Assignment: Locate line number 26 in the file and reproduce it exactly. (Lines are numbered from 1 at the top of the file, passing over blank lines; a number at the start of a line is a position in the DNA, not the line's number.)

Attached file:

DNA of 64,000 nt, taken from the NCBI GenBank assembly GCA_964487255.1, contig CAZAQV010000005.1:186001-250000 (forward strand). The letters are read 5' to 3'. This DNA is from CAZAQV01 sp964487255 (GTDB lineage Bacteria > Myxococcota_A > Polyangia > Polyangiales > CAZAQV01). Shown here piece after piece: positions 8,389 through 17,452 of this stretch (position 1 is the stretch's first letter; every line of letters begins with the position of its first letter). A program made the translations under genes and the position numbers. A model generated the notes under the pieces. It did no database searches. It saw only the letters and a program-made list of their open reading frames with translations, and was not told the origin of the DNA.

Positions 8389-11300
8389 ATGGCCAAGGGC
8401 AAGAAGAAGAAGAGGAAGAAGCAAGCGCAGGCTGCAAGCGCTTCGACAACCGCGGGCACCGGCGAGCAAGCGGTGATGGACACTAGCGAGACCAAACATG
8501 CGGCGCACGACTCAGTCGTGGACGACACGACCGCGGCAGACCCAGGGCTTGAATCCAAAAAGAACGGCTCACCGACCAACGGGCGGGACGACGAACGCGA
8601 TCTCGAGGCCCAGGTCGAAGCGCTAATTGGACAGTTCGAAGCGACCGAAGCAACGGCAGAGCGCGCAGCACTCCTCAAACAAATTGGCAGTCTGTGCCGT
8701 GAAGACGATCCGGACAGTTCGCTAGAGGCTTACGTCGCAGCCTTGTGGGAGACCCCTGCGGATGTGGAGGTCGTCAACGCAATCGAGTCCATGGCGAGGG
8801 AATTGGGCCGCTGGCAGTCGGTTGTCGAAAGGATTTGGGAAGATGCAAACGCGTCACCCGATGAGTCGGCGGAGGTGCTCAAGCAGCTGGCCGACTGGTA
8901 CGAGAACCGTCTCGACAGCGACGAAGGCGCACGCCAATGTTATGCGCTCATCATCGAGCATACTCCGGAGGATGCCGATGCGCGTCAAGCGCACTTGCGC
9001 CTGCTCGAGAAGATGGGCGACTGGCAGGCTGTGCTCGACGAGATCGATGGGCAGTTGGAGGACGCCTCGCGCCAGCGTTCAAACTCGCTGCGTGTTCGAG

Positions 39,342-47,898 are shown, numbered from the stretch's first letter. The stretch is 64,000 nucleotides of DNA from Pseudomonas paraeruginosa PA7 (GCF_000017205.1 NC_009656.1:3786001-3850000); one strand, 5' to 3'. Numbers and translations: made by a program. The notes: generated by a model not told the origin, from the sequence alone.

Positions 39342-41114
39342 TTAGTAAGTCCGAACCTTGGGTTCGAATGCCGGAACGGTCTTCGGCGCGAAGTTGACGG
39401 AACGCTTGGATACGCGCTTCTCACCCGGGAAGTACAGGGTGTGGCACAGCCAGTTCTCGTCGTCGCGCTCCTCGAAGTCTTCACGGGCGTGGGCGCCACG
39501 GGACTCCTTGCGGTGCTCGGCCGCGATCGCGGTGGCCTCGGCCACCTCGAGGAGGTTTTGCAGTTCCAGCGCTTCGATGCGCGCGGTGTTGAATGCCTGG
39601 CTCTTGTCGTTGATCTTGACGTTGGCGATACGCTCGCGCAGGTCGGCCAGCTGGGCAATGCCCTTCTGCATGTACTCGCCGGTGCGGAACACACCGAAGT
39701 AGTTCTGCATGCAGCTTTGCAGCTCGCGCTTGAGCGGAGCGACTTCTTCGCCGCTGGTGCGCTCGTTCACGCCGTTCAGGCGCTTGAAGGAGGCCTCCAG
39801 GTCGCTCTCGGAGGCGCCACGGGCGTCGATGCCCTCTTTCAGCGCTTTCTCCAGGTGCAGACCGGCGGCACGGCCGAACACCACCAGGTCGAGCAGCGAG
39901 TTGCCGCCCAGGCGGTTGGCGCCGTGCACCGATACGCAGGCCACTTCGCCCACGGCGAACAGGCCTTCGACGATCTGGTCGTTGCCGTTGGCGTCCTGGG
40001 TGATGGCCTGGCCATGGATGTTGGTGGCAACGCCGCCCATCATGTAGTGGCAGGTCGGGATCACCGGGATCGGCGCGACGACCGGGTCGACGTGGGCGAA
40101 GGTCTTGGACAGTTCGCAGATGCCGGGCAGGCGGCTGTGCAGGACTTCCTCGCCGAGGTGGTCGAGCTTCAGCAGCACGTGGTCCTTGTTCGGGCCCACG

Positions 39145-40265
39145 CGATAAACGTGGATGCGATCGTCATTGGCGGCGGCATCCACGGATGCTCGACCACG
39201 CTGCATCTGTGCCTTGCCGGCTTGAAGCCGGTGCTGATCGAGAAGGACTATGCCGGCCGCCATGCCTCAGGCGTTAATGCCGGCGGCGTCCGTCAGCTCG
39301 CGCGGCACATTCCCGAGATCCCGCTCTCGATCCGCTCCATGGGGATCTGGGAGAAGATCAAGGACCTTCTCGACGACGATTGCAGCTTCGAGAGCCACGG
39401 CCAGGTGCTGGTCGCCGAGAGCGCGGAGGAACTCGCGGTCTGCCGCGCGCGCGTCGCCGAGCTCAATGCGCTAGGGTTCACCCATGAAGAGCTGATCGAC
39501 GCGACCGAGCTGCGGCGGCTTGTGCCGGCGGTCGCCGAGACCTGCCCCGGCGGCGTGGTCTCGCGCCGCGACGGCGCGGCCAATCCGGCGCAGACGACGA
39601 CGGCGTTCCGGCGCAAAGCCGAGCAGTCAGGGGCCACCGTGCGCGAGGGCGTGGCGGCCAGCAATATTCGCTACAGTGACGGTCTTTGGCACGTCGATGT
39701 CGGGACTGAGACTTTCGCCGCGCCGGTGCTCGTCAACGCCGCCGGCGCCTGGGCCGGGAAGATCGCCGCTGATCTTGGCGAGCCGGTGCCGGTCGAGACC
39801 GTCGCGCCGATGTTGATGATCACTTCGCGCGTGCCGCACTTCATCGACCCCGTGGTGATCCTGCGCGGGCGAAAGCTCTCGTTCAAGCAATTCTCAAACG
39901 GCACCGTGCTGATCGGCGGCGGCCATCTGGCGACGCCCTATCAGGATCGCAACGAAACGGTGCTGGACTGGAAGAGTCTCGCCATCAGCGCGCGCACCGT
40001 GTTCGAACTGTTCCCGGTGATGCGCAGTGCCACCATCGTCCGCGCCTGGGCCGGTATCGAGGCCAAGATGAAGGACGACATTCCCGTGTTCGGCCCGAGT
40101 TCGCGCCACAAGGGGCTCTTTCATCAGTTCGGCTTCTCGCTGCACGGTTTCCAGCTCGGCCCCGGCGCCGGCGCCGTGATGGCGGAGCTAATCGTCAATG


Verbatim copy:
39401 CCAGGTGCTGGTCGCCGAGAGCGCGGAGGAACTCGCGGTCTGCCGCGCGCGCGTCGCCGAGCTCAATGCGCTAGGGTTCACCCATGAAGAGCTGATCGAC